Social media pages have become crucial for companies in most industries, especially in eCommerce. What’s the most common mistake you see in a company’s social media strategy?
The biggest mistake I see is a lack of understanding of how consumers digest information and consume products and services. As the market becomes more sophisticated, we consume information in bite-size chunks. Nobody reads a website full of text or watches an eight-minute testimonial video or talks on the phone.
E-commerce channels need to engage via short 130-character narratives and 90-second videos-on-demand via the channel of the customer’s choice. The adage to follow here is: ’meet the customer where they want to be met’.
What’s the most insightful book you read in 2020?
Bob Iger’s The Ride of a Lifetime is a great book. Bob has always understood the value of personalized customer experiences and translated that understanding into strategic acquisitions that ultimately delivered tremendous shareholder value.
It looks like working from home is going to stay with us for the foreseeable future. How should Executives gear up to the changing times?
Lean into it. We looked at all the data and found that in a distributed workforce our employees are just as productive as pre-COVID times. And let’s face it, CEOs and CFOs have already adjusted the travel and expense budgets, so reversing them is going to be difficult! This means that local offices will open and cater to a more hybrid workforce, but business travel will struggle to return to pre-COVID levels.
COVID-19 has also presented executives with the opportunity to reimagine a more streamlined business built for speed due to the opportunity cost associated with travel time that can now be spent rapidly moving from one customer engagement to another. In the reimagined distributed workforce, there’s also an opportunity to empower employees with greater autonomy and decision-making authority. This mindset resets culture in a way that evaluates performance based on outcomes and not time in the office or on an airplane!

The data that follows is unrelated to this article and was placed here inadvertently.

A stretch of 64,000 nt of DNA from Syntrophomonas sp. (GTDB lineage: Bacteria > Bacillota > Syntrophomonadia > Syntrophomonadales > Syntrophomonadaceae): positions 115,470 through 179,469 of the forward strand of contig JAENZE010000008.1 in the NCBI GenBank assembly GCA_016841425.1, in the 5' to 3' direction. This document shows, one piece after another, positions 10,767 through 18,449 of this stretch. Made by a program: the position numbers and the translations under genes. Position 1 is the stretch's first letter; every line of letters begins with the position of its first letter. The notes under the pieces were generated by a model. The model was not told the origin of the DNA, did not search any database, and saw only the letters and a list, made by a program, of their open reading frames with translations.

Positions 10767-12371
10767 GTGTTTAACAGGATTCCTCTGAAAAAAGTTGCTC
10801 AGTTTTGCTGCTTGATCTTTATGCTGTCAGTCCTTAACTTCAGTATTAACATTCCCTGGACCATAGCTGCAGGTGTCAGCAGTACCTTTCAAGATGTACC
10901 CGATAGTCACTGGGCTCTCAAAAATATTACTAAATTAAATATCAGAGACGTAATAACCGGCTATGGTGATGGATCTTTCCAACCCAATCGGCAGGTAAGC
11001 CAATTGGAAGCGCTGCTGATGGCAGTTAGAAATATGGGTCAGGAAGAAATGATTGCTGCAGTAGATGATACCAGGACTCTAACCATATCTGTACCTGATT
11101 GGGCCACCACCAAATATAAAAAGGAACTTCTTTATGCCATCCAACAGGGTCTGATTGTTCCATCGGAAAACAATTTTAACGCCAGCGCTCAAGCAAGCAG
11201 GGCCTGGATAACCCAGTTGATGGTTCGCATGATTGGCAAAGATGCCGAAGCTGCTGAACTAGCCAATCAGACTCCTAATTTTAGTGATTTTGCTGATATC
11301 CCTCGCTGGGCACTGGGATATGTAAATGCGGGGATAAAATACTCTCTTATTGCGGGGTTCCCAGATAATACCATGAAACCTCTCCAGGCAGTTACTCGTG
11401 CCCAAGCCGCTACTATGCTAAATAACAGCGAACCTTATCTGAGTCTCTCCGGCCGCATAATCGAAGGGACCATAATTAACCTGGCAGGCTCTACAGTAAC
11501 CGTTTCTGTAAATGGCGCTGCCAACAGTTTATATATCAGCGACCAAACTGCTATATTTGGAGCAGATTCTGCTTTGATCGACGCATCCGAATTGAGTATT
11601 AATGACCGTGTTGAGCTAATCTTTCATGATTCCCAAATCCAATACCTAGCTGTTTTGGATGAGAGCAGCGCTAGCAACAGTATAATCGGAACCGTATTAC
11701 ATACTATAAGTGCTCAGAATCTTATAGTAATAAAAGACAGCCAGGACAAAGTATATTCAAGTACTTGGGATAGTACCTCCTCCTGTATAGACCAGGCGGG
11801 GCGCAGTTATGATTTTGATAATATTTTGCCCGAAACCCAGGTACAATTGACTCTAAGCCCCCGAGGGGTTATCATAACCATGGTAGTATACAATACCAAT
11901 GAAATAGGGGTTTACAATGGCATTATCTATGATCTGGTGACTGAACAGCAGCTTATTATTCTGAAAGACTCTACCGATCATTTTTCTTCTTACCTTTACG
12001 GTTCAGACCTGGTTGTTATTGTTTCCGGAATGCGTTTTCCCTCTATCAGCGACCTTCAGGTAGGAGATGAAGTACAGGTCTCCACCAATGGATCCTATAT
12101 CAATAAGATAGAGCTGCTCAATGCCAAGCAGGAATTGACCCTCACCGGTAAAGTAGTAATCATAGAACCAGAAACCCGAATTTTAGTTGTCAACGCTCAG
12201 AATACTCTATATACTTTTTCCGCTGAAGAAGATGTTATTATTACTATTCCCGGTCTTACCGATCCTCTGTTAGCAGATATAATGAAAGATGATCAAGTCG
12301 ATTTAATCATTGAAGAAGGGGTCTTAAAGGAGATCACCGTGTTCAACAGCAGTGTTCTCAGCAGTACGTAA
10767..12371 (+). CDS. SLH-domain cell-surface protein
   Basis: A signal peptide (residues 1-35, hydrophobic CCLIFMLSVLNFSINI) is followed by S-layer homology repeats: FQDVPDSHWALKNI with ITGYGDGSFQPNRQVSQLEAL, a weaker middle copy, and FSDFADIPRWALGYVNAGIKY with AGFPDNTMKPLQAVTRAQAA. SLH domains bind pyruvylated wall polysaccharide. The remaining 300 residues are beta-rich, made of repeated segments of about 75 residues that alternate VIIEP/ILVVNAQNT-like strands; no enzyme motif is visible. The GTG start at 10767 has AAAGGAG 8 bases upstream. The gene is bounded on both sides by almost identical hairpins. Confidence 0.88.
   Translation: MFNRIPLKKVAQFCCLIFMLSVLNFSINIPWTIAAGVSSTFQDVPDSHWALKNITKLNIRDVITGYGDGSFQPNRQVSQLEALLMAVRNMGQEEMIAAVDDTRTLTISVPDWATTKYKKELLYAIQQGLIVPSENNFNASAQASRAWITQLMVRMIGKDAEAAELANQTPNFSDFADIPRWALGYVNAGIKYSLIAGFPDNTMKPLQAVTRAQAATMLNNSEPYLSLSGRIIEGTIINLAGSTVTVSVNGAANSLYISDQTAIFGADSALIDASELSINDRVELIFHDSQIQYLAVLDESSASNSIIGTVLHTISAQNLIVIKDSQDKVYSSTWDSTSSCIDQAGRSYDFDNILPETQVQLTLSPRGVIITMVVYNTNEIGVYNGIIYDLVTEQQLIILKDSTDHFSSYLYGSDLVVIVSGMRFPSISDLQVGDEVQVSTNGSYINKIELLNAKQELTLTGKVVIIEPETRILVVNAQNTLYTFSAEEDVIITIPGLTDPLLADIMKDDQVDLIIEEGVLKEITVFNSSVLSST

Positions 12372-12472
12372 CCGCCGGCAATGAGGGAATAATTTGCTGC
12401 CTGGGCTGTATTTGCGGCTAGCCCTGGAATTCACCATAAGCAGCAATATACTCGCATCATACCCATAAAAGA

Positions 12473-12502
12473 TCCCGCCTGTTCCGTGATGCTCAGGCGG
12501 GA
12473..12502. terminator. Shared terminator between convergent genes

Last but not least, what is your favorite CX metric?
There are a few CX metrics that I fully embrace. In the software industry, I call home, Net Revenue Retention is a key CX metric that tells me if a customer is getting value out of our product. The best-in-class benchmark is 1.1 to 1.15 gross retention, which tells you that customers are consuming 10-15 percent more of your product year-over-year. My second favorite CX metric is Renewal Rates.
We aim for 90 percent+, which lets me know that customers are happy and want to continue using our product. Renewal rates are critical since customer churn can be a tremendous drag on the business. And the last metric is the tried and true Net Promoter Score to ensure we have more advocates than detractors.